The cold draw is slightly stiff with a pre-light flavor of dried apricot. At the foot, there is surprisingly little aroma, save for molasses and an earthy mustiness.

It’s amazing how quickly the draw opens right up as soon as an even light is established. The ensuing smoke production, which is voluminous, has a medium- to full-bodied profile of cereals, roast cashew, green raisin, and some warm tobacco sweetness on the finish. The texture is bready. As the finish lingers, I notice black pepper spice on the tip of the tongue.

As the Toro progresses, the spice remains somewhat muted, yet the body swings more decidedly towards the full-bodied spectrum. The fundamental flavors remain unchanged. Throughout, the combustion properties are solid. I would only add that the ash tends to fall off a bit prematurely, and the burn line does require a touch-up here and there to stay even.

Whatever minor shortcomings the Powstanie Broadleaf Toro has in the physical department, though, are more than made up for in flavor. This cigar has balance and complexity, and—despite the 90-minute plus smoke time—does not overstay its welcome. And here’s the kicker: For over a decade I’ve said the highest compliment I can pay a cigar is wanting to smoke another once I finish it. I feel that way about this one, which is ultimately why I’m awarding it four and a half stogies out of five.

[To read more cigar reviews, please click here.]

Patrick A

photo credit: Stogie Guys

Cigar Review: Protocol Official Misconduct Corona Gorda

26 Aug 2019

The Cubariqueño Cigar Company introduced itself to the cigar world in a way that was both humble and, by virtue of its association with a longstanding veteran, firmly grounded. In 2015, the small outfit came on the scene with a nondescript table at Erik Espinosa’s booth at the IPCPR Trade Show in New Orleans.

Back then, Cubariqueño founders Juan Cancel and Bill Ives, both police officers, were not entertaining delusions of grandeur. They set a goal to open 20 accounts and produced at one factory (Espinosa’s La Zona in Estelí). Before the show was over, they had sold their inventory.

Flash forward to today and Cubariqueño is still very much a small, boutique outfit. But, in an indication of their continued success, they’ve just launched a new size of their fourth blend—Official Misconduct.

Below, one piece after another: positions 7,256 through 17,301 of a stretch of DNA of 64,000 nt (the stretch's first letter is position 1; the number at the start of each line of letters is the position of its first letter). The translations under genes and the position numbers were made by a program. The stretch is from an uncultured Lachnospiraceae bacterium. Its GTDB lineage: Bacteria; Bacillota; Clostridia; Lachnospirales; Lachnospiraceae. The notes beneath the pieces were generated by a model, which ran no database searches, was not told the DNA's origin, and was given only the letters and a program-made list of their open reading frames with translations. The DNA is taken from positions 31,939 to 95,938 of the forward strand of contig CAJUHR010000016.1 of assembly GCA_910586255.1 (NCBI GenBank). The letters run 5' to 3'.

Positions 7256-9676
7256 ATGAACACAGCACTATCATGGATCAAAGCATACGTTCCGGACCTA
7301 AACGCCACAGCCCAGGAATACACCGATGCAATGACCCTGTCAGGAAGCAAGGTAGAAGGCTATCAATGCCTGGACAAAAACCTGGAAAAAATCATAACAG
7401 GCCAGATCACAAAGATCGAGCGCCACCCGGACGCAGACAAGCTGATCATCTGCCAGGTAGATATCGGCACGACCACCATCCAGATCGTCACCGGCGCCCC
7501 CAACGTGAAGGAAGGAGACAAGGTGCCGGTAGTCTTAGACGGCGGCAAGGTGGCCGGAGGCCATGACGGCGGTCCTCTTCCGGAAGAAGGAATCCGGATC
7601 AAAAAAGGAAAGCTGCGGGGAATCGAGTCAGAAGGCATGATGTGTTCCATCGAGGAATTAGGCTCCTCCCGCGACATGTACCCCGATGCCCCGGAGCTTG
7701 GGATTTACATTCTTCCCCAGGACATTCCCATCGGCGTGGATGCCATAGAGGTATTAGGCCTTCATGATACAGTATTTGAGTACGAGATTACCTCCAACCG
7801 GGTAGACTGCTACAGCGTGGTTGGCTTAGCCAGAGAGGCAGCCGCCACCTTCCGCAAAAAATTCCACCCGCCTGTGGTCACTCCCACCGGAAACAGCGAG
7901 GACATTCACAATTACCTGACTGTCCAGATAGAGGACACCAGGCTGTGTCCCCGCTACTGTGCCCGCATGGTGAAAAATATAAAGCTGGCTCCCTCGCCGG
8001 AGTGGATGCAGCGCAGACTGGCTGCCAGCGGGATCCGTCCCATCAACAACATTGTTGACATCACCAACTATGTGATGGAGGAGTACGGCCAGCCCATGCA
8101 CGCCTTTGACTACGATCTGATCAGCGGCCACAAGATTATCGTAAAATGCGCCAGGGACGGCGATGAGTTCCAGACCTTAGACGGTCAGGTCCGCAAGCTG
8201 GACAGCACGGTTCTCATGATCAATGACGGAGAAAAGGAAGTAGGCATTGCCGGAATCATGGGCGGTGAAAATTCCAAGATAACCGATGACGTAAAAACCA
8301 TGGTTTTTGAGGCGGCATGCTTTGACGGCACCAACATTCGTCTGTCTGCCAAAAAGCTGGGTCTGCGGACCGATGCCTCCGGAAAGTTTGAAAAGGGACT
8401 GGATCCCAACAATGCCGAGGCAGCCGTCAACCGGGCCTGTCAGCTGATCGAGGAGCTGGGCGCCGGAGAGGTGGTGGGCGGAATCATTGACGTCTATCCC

The blend sports an Ecuadorian Habano wrapper around a Nicaraguan binder and filler tobaccos from Estelí and Jalapa. Originally, it was only available in a Toro (6 x 50). As of this summer, though, you can also find it in a Corona Gorda format (5.6 x 46). The retail price is $9.95 and the cigar is packaged in boxes of 10.

Beneath the Corona Gorda’s two silver bands and silver foot ribbon is a Colorado-hued, dry wrapper with more than a couple sizable veins. There are no soft spots; the feel is moderately firm throughout. The well-executed cap clips cleanly to reveal a smooth cold draw. At the foot, the pre-light notes are reminiscent of molasses.

Once lit, the initial flavor is chalky, papery, and dry with considerable black pepper spice. The effortless draw seems to contribute to the airy, papery sensation. Fortunately, after half an inch inch, the profile assumes a more interesting stance with the additions of cocoa, black coffee, and peanut. The next transition, which occurs within the first third, is even more welcome: a replacement of dry, airy notes with a creamy richness and more pronounced peanut. From here, there are few changes before the Corona Gorda is complete.

Construction is solid from light to nub. The burn line is straight, the draw clear, the smoke production voluminous, and the white ash holds well off the foot. None of this should be surprising. Cubariqueño might be new, but La Zona is an experienced, well-respected operation.

I’m looking forward to trying additional blends and sizes from Cubariqueño. And while I like the Protocol Official Misconduct Corona Gorda, the way this cigar starts—which was consistent across the several samples I smoked for this review—gives me some pause. That’s ultimately why I’m awarding it a score not greater than three stogies out of five.

[To read more cigar reviews, please click here.]

Patrick A

photo credit: Stogie Guys